At state, local, tribal, and territorial levels, leaders are making bold decisions on ways to invest in more resilient infrastructure, revise land use, update building codes, and adjust natural resource management and other practices to improve the resilience of their communities to climate impacts. The Federal Government has a critical role to play in supporting these efforts by ensuring that Federal policies and programs incorporate climate change, incentivize and remove barriers to community resilience, and provide the information and assistance communities need to understand and prepare for climate risks. The Federal Government also has a responsibility to protect its own investments, such as military installations and space launch facilities, and ensure that the lands and resources it holds in the public trust are managed for a changing climate.
In order to better support communities across the country as they prepare for the impacts of climate change, the Task Force proposes that the Administration advance actions across the Federal Government that align with the following overarching principles:
Require consideration of climate-related risks and vulnerabilities in the design, revision, and implementation of all Federal policies, practices, investments, regulations, and other programs.
- Maximize opportunities to take actions that have dual-benefits of increasing community resilience and reducing greenhouse gas emissions.
- Strengthen coordination and partnerships among Federal agencies, and across Federal, state, local, tribal, and territorial jurisdictions as well as economic sectors.
- Provide actionable data and information on climate change impacts and related tools and assistance to support decision-making at all levels.
- Consult and cooperate with Tribes and indigenous communities on all aspects of Federal climate preparedness and resilience efforts, and encourage states and local communities to do the same.
Actions undertaken to mitigate the negative effects of climate change on road networks have varied from one country to another. They include legal, regulatory and institutional measures; promoting other transport modes; introducing new, green technologies; undertaking permanent supervision of embankments and slopes to reduce risks of collapse, accidents and interruptions of service, as well as developing new methodologies and analytical tools to identify, assess and mitigate risks and thus reduce the vulnerability of the road infrastructure.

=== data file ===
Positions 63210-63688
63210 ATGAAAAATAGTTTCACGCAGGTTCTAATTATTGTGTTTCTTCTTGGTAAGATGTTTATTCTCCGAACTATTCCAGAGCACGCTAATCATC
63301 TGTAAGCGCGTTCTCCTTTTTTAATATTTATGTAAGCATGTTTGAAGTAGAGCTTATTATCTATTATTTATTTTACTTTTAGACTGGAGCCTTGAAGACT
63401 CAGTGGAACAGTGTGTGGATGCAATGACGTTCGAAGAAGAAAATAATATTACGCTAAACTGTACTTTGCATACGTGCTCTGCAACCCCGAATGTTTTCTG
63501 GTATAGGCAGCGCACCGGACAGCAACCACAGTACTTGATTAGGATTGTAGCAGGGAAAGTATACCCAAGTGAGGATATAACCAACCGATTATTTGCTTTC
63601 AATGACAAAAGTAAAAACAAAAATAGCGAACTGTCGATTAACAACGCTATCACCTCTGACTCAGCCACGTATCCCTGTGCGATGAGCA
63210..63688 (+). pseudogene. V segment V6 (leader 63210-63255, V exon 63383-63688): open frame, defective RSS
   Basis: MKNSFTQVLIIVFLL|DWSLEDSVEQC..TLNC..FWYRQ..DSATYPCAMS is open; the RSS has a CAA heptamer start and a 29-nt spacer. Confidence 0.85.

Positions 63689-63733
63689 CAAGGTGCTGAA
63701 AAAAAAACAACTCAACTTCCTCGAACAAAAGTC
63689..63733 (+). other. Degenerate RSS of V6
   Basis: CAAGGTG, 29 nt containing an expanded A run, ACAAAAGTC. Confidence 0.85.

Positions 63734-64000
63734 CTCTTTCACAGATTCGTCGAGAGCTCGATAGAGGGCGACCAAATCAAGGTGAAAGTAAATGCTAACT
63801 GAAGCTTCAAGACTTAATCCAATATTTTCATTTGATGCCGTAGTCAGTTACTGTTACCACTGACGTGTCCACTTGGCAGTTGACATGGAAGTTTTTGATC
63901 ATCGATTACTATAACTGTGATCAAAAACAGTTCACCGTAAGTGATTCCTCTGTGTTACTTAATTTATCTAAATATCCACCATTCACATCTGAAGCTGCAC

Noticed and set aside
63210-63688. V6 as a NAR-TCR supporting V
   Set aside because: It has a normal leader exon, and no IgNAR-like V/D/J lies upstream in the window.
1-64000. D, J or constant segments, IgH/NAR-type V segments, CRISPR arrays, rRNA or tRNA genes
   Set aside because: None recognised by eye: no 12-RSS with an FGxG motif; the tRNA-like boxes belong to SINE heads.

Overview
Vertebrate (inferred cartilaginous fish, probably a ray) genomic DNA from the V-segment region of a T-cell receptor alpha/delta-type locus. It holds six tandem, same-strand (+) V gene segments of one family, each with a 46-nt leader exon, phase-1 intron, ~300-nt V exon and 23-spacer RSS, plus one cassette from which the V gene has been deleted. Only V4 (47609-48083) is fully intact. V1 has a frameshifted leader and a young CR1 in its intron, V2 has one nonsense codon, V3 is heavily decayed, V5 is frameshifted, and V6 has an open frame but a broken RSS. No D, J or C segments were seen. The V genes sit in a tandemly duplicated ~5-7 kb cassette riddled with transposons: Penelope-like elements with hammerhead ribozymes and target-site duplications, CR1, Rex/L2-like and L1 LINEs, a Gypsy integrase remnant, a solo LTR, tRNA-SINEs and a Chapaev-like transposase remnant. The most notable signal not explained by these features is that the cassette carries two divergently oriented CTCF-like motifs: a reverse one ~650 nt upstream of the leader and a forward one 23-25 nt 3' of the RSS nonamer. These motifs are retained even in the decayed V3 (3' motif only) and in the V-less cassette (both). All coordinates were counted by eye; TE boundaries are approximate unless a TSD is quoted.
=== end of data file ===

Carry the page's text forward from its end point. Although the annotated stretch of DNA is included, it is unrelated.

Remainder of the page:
Despite all these efforts, dealing with the effects of climate change is still a new topic and there are no easily accessible references to help transport and road decision-makers to cope with the problem and manage it systematically and efficiently. While some countries have made progress on this subject, others are yet to start their own efforts. In recognizing this situation, the World Road Association has completed this "International Climate Change Adaptation Framework for Road Infrastructure" to help member countries adopt a consistent approach to analyze the effects of climate change on their road networks and thus help them identify, propose and prioritize the most appropriate measures to mitigate risks associated with extreme weather events.
Public Private Partnerships (P3s) have the potential to help many communities optimize their limited resources through agreements with private parties to help build and maintain their public infrastructure. P3s have successfully designed, built, and maintained many types of public infrastructure, such as roads, and drinking water/wastewater utilities across the U.S. Until recently, there have been no P3s specifically developed for stormwater management or Clean Water Act requirements. The U.S. Environmental Protection Agency (EPA) Region 3 Water Protection Division (WPD) has been researching, benchmarking, and evaluating P3s for their potential adaptation and use in the Chesapeake Bay region. On December 6, 2012, the EPA Region 3 WPD hosted a P3 Experts Roundtable in Philadelphia, PA (U.S. EPA, 2013a). The goal of the P3 Roundtable was to provide a forum for a targeted group of private sector representatives to discuss in detail the feasibility, practicality, and benefits of using P3s to assist jurisdictions in the finance, design, construction, and O&M of an urban stormwater retrofit program. The results of this Roundtable are the foundation and approach for applying a stormwater P3 model across the Chesapeake Bay watershed.
This guide will provide communities with an opportunity to review the capacity and potential to develop a P3 program to help “close the gap” between current resources and the funding that will be required to meet stormwater regulatory commitments and community stormwater management needs. In addition, this guide and the tools presented are a continuing effort, commitment, and partnership between EPA Region 3 and communities in the Chesapeake Bay region. We believe it will help to raise the bar and further advance the restoration goals and objectives for the Chesapeake Bay.